I actually agree with you here. But I still don't see how monorails in LA would be a bad thing.
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  #27  
Old Posted Jul 11, 2017, 5:20 AM
Car(e)-Free LA Car(e)-Free LA is offline
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Originally Posted by ozone View Post
I actually agree with you here. But I still don't see how monorails in LA would be a bad thing.
There aren't very many lines that make sense as being entirely elevated, and monorails only have advantages when elevated. Also, monorails (instead of LRT/HRT) reside systemwide operational flexibility.
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  #28  
Old Posted Jul 11, 2017, 7:16 AM
hughfb3 hughfb3 is offline
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Originally Posted by Car(e)-Free LA View Post
There aren't very many lines that make sense as being entirely elevated, and monorails only have advantages when elevated. Also, monorails (instead of LRT/HRT) reside systemwide operational flexibility.
This is why I come to forums... I learn so much from differing points of view and I'm coming to terms with the fact that The word "Monorail" seems to have a certain view in many people's eyes... it's not Sexy.. it has a branding problem. One is "Rail," the other is Mono-rail." It's like people hearing "marriage" and then "gay-marriage," and then a whole can of worms opens. How about we come up with a new name for it... we can call it the "Single Track Train." We can say... I would like to propose a single track train from LAX to Union station. Maybe people will hear this differently.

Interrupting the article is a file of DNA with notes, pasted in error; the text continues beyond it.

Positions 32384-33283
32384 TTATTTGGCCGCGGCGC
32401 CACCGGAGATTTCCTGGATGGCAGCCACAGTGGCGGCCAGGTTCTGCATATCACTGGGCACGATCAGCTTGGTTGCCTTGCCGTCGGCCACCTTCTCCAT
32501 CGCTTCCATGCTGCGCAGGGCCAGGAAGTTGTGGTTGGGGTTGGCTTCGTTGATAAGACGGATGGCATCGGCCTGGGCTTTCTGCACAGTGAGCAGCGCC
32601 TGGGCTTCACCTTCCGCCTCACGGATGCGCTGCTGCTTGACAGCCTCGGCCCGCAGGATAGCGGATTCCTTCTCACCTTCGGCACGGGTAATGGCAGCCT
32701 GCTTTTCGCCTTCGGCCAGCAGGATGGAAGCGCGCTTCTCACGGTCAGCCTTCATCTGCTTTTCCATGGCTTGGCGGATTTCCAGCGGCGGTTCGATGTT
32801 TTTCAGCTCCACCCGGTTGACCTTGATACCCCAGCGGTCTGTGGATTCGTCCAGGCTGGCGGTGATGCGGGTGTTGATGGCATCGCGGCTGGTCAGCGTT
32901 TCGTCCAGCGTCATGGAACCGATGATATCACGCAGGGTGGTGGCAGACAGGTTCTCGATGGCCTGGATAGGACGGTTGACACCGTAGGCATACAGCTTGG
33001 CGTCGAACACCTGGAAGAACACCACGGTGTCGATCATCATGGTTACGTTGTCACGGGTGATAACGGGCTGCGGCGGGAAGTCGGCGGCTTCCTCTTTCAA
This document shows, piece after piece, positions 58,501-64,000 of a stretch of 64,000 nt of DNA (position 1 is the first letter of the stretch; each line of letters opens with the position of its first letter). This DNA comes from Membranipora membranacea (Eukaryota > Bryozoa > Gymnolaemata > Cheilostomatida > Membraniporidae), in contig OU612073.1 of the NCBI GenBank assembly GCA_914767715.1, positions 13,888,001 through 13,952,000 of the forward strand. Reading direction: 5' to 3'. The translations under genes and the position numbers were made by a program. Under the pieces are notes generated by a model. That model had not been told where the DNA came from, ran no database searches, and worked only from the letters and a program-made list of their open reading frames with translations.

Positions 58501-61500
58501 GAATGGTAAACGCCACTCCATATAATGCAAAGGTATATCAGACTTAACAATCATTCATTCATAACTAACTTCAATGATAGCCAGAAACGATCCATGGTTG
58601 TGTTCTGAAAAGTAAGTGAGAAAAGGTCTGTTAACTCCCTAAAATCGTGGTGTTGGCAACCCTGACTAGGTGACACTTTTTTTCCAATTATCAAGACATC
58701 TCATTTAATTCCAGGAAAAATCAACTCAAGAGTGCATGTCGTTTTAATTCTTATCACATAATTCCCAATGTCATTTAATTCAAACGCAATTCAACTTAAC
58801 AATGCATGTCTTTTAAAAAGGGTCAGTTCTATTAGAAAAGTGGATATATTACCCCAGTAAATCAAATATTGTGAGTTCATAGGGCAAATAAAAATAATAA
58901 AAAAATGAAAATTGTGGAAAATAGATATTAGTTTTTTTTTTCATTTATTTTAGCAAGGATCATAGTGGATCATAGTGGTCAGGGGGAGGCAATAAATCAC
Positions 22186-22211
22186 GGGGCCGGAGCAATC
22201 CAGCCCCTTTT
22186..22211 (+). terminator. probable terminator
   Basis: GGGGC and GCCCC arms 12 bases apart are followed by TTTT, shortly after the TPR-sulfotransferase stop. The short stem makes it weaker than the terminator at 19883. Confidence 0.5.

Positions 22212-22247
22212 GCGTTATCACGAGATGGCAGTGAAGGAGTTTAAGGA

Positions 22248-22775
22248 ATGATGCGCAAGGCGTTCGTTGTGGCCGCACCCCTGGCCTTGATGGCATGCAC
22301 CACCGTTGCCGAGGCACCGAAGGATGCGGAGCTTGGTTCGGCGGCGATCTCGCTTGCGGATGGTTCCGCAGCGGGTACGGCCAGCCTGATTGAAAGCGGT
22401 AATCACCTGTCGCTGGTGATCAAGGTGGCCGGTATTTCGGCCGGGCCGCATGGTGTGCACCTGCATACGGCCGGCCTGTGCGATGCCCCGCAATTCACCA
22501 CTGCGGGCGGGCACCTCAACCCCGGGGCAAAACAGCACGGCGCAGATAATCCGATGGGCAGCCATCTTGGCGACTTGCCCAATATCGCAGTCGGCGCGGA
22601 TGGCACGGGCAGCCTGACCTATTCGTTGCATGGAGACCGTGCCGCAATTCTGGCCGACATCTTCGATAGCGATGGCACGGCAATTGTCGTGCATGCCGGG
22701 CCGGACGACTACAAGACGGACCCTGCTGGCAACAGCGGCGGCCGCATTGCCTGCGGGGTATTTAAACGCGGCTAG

I was actually talking with a friend and she didn't get that a people mover does not equal Monorail. The only difference between a Single track and a double track train is the positioning of the rail from either verticals or horizontal. You can have light to medium to high capacity Single track trains. I think most people when they hear Monorail, they think light capacity, slow, short distance "people movers" like what are at airports and in the downtowns of Miami, Jacksonville and Detroit. The misconception is that most "people movers" are actually dual track and not monorail/single track.

I'm actually grateful now for the comments that happened earlier because now I know that the word "monorail" triggers people, and so I will now refer to it as "Single track train" or "ST," no more "M" word. Example: Let's take the ST!!! A city can have a Heavy rail, light rail, ST rail, SOOOOOO GOOD!!! I want to create a presentation to present to the mayor about a corridor for Single track train in LA and am so grateful for this new branding. Thank you SSP Forum and Forumers and canucklehead2 for starting this thread. This is truly a place where ideas flow

Last edited by hughfb3; Jul 11, 2017 at 7:52 AM.
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  #29  
Old Posted Jul 14, 2017, 2:03 AM
canucklehead2 canucklehead2 is offline